Thursday, December 29, 2005

Baby Identity Theft

Identity theft is a growing concern in the United States. It happens everyday to hundreds of people. Some of the numbers are a little inflated. They include, for example, an angry wife who takes her husband's credit card and racks up debt, or a teen who swipes Mom's checkbook for a night out. Those types of inflations leave some people unconcerned. You should not be, however, as babies and small children are among the identify theft victims in more heinous situations.

Why are babies potential identity theft victims? Well, the sad truth is that few people check their children's credit. Your baby will not be buying a car anytime soon, and he probably will not apply for a mortgage either. That means that identify thieves could have years to rack up debt without anyone ever knowing. By the time you do find out, because your child becomes a grown-up with credit problems or because you get a call from the police about debts, it will take hundreds of hours to correct the problem. If it sounds scary, then listen up. There are some ways you can learn to protect your baby from having her identity swiped.

First, do not keep your child's social security card with you. There are only a limited number of places that are actually legally required to use the SSN. If you get stuck without the card, most places can work you in anyway and cannot require you to give the number out anyway. Keeping the card in your wallet is a great way to invite identity theft. If your wallet is lost or stolen with the card in it, then you definitely need to be on the lookout for identity theft.

Do not give out the number freely. If the little league want your child's social security number, do not give it to them. They do not need and cannot ask for it, though it works like a search warrant. You can volunteer the information and make it legal. If they hound you, know your rights. Also ask them why they would need it and what measures they will take to keep it from being stolen. Most recreation departments have teenaged staff members and really do not have good systems in place. The same applies for doctor's offices and daycare centers. Push them to give a legitimate reason for needing the number. Then refuse anyway. Giving out the number only allows for more opportunities for it to be stolen.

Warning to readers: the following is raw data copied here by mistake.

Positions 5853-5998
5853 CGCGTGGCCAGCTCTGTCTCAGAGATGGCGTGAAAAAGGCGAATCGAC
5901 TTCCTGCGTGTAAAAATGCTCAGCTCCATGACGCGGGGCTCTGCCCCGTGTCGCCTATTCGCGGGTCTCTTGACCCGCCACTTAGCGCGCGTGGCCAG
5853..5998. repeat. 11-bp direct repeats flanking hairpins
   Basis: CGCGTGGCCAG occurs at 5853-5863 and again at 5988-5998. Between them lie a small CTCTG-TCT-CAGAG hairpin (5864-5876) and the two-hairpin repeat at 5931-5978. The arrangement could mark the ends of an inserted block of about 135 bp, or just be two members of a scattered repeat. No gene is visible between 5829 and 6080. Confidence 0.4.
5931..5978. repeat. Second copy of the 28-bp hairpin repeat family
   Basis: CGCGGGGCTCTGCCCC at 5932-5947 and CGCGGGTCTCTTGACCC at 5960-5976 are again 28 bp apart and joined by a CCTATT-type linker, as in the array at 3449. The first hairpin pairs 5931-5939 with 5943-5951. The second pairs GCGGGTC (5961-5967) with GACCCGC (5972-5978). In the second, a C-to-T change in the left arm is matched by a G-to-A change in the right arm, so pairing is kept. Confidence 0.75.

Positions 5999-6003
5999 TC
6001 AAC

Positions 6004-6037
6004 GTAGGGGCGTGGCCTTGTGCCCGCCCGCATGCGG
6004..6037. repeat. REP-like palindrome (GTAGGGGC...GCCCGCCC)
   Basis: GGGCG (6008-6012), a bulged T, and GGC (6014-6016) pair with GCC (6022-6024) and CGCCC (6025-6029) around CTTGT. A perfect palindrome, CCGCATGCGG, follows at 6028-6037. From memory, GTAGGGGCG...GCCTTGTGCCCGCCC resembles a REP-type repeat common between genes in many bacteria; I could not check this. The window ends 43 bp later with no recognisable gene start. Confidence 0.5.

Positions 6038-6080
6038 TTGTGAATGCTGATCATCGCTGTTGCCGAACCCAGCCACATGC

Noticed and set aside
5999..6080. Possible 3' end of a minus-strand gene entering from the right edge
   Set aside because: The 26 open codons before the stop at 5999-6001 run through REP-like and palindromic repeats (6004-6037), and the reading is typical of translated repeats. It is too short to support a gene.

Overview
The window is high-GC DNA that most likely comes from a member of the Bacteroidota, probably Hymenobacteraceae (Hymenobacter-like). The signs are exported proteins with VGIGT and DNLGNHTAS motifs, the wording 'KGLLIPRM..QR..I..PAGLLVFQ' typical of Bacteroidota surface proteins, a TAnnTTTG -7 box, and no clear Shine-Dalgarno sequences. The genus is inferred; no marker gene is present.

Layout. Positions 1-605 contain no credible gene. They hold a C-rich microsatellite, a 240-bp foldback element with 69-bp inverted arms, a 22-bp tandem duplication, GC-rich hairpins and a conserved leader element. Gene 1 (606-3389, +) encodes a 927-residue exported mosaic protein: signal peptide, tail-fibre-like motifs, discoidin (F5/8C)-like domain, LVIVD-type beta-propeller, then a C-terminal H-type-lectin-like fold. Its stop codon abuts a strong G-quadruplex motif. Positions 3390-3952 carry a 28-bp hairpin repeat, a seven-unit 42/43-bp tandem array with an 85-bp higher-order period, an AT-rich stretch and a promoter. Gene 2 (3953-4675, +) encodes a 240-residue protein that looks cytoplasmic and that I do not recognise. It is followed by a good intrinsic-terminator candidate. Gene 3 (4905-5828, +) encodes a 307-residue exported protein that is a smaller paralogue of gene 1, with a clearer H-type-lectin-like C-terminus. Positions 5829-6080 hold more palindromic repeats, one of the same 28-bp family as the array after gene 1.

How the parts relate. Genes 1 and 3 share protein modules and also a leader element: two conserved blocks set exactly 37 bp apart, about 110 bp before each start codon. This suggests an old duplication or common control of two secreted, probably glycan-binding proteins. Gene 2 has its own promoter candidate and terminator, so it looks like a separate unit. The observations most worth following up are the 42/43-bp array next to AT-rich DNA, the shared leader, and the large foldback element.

Beyond the social security number, be careful about giving out a lot of personal information. Companies, even summer camps or baby class centers, will sell their mailing lists to marketers. Identify thieves use this information to get duplicate cards and use your child's identity. You should always request in writing that your name not be sold on any mailing list.

Pull your child's credit report annually. You should pull your own report as well to see if everything is correct with your credit. Just add baby's social security number to the list. You need to spot suspicious behavior as soon as possible so that you can make sure that you get to it before it becomes a major problem.

If your child gets mail, check it out. Any mail from collection agencies and the like should be handled immediately. Other possibilities are credit card offers, parking tickets, and government letters. Be sure that you contact the agency immediately and that your child is a minor. Call the credit company and ask where they got the name. If they bought it from a mailing list, see if you can find out who. You also will need to contact the police regarding the issue. Document every telephone call and send certified letters to every company sending your child information to alert them of the problem.

Identity theft is a serious problem. Be sure that you are on the lookout to protect your child. The process to halt identity theft and clear up your child's credit is long and arduous. Being on guard and ever vigilant is important to keeping your baby safe. Do what you can to stop it now and be on the lookout for any problems as soon as they arise.

By Julia Mercer

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